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Much though it can seem offensive when people are being killed at the command of a psychopath in the Kremlin, tourism life goes on, its resuscitation vital for general economic well-being. The recovery of tourist numbers does jar with events, but recovery is what is being prescribed, almost back to normal, to believe some. Or this was opinion before it all started in Ukraine.

Tourism in one particular respect doesn’t matter when it has to do with the UN’s World Tourism Organization. Zurab Pololikashvili, the secretary general of the UNWTO and a Georgian, tweeted on his personal account at the weekend, asking if consideration should be given to suspending Russia’s membership. By Wednesday, things had moved on. There is to be an extraordinary meeting of the executive council next week to discuss the matter. If the council agrees to suspension, this would then have to be put to an extraordinary general assembly. A two-thirds majority would be needed.

Putin may or may not be taking any notice of decisions by the likes of sports bodies. Even if he is, he won’t be losing any sleep over what a UNWTO extraordinary assembly may decide whenever it is convened (which isn’t a certainty). If there were to be suspension, it would rank - in terms of “sanctions” - as one of the most pointless, if not the most. Membership doesn’t exactly determine a nation’s tourism success or the lack thereof. Just ask, for example, the UK or the USA, neither of which is a member.

A harmful impact of the conflict on tourism boils down to money. Russian tourists in Spain spend on average 1,536 euros per person per stay, some 25% higher than the average spend for all tourists. Russian high-spending impact will be most felt in Catalonia, which attracts more Russian tourists than other regions. In Tarragona, the tourism business federation says that Russia is the third most important foreign market after France and the UK.

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The war has come at the worst possible time for regions where the Russian market is strong or comparatively so - Valencia is another (Putin has been known to holiday on the Costa Blanca), the Balearics isn’t. But then there is in any event an issue with vaccination - the Sputnik vaccine isn’t recognised by the European Medicines Agency, and so travel is affected.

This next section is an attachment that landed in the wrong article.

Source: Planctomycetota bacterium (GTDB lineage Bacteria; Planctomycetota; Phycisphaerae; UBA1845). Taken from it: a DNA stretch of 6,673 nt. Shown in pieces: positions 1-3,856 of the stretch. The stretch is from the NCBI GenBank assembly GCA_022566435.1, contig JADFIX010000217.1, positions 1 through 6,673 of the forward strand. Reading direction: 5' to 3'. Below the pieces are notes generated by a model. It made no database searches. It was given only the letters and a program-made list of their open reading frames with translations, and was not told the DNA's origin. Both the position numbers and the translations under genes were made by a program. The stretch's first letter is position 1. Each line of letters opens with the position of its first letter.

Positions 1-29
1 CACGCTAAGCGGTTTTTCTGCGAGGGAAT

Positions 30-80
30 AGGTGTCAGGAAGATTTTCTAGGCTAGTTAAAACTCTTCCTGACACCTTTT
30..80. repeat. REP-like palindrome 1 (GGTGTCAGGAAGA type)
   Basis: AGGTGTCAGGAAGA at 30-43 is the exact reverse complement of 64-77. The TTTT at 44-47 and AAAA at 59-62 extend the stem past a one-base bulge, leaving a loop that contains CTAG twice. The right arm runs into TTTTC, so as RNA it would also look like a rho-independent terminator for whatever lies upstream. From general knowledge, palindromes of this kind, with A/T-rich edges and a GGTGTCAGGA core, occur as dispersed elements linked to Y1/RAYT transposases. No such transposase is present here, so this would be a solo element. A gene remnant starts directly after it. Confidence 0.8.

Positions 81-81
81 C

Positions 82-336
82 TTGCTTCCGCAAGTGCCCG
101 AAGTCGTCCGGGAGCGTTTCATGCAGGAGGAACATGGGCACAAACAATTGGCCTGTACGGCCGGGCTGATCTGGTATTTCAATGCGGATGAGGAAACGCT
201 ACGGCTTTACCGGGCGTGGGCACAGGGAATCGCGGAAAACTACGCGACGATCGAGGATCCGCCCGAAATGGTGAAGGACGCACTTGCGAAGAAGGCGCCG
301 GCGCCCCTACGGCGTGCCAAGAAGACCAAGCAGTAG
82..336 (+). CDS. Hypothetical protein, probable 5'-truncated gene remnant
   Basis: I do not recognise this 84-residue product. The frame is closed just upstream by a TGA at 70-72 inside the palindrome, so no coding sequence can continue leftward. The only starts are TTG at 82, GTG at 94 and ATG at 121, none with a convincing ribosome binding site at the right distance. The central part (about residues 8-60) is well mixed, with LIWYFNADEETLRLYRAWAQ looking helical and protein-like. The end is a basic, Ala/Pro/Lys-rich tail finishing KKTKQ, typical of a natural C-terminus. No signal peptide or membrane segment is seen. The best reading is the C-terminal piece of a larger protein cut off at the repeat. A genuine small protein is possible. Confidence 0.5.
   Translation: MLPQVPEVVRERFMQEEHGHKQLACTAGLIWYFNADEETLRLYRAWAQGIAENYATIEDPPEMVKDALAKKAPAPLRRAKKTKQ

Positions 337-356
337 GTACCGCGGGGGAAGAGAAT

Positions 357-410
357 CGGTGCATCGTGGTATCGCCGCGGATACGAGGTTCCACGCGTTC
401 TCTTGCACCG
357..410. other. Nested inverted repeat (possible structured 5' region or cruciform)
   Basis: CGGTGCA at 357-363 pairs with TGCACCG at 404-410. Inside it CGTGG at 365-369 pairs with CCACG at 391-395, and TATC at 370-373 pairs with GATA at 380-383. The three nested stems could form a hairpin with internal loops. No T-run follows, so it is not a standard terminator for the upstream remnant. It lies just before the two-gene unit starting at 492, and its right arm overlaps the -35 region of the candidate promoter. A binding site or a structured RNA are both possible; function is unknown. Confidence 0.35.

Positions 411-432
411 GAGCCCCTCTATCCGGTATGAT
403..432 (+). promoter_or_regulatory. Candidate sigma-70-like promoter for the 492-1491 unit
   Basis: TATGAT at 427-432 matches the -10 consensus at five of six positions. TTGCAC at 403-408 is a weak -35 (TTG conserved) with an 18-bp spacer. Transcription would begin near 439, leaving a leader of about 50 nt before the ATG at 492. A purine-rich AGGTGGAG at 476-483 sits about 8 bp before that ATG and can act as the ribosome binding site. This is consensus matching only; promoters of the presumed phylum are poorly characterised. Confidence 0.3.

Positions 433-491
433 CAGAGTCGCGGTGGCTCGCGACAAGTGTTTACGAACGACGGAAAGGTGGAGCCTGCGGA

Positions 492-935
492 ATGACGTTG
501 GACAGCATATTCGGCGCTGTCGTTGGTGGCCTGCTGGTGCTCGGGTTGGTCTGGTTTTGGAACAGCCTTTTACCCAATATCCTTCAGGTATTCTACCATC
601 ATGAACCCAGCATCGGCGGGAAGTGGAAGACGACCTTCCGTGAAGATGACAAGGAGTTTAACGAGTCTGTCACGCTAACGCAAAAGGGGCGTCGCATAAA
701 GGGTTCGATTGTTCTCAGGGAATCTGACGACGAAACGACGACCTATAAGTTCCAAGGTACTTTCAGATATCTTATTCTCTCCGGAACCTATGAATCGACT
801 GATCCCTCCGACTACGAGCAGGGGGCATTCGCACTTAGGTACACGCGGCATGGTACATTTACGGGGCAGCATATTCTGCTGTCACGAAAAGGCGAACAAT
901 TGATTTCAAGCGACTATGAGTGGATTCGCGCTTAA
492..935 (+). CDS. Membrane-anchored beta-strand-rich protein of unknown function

One does sympathise with Catalonia and Valencia, but fretting over a loss of high spend is a bit difficult to stomach given the circumstances. In general terms, the direct impact of Russian tourism being wiped out completely isn’t that significant. In 2019, Spain attracted 1.3 million Russian tourists (out of a total of 83.7 million foreign tourists). Covid reduced this to 134,000 in 2021. Data analyst figures point to 123,000 seats on direct flights to Spain having been scheduled between February 24 and August 24. So in truth, the impact is minimal.

More concerning are the psychological effects on travellers and the costs of travel. The president of the CEHAT national confederation of hotelier associations, Jorge Marichal, is just one who has pointed to how costs will be affected, while he has also referred to a tendency for travellers to hesitate in making decisions when there is conflict.

Travel agency associations in Spain accept that countries closest to the conflict will be affected the most (a statement of the obvious, one would think) but also point to how there has in the past been a psychological fear among travellers in general. This was the case, for example, at the time of the war in Iraq.

But right now, and as was the situation with Covid (still is?), we are in the realms of the unknown that make forecasting like guesswork. Maria Frontera of the Mallorca Hoteliers Federation sums it up better than most. Bookings at present are very good, but there is uncertainty because of the conflict, there are price increases, there could still be another shock from the pandemic. Given these, forecasts can simply “vanish”. Quite.